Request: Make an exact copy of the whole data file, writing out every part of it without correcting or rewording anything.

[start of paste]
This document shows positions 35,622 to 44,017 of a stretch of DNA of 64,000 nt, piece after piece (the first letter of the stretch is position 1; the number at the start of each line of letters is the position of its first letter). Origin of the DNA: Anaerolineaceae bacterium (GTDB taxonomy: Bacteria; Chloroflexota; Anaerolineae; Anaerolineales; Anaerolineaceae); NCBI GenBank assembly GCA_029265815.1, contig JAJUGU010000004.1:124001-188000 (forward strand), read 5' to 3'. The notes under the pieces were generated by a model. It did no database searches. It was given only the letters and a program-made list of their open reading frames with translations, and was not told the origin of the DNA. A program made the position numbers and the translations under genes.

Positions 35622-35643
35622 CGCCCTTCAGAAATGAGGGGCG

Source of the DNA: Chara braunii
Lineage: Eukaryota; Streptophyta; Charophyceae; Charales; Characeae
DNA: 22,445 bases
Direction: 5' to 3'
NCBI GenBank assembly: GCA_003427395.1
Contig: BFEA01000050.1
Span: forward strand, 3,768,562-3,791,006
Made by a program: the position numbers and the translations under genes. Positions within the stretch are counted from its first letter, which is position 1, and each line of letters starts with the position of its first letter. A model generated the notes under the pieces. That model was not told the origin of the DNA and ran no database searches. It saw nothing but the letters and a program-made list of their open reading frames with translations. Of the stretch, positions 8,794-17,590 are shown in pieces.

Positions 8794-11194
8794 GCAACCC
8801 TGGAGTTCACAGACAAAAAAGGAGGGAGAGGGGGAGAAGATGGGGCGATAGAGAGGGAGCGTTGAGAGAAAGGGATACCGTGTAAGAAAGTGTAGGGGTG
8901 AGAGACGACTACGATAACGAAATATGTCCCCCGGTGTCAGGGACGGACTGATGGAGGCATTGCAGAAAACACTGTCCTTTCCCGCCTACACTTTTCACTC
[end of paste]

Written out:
This document shows positions 35,622 to 44,017 of a stretch of DNA of 64,000 nt, piece after piece (the first letter of the stretch is position 1; the number at the start of each line of letters is the position of its first letter). Origin of the DNA: Anaerolineaceae bacterium (GTDB taxonomy: Bacteria; Chloroflexota; Anaerolineae; Anaerolineales; Anaerolineaceae); NCBI GenBank assembly GCA_029265815.1, contig JAJUGU010000004.1:124001-188000 (forward strand), read 5' to 3'. The notes under the pieces were generated by a model. It did no database searches. It was given only the letters and a program-made list of their open reading frames with translations, and was not told the origin of the DNA. A program made the position numbers and the translations under genes.

Positions 35622-35643
35622 CGCCCTTCAGAAATGAGGGGCG

Source of the DNA: Chara braunii
Lineage: Eukaryota; Streptophyta; Charophyceae; Charales; Characeae
DNA: 22,445 bases
Direction: 5' to 3'
NCBI GenBank assembly: GCA_003427395.1
Contig: BFEA01000050.1
Span: forward strand, 3,768,562-3,791,006
Made by a program: the position numbers and the translations under genes. Positions within the stretch are counted from its first letter, which is position 1, and each line of letters starts with the position of its first letter. A model generated the notes under the pieces. That model was not told the origin of the DNA and ran no database searches. It saw nothing but the letters and a program-made list of their open reading frames with translations. Of the stretch, positions 8,794-17,590 are shown in pieces.

Positions 8794-11194
8794 GCAACCC
8801 TGGAGTTCACAGACAAAAAAGGAGGGAGAGGGGGAGAAGATGGGGCGATAGAGAGGGAGCGTTGAGAGAAAGGGATACCGTGTAAGAAAGTGTAGGGGTG
8901 AGAGACGACTACGATAACGAAATATGTCCCCCGGTGTCAGGGACGGACTGATGGAGGCATTGCAGAAAACACTGTCCTTTCCCGCCTACACTTTTCACTC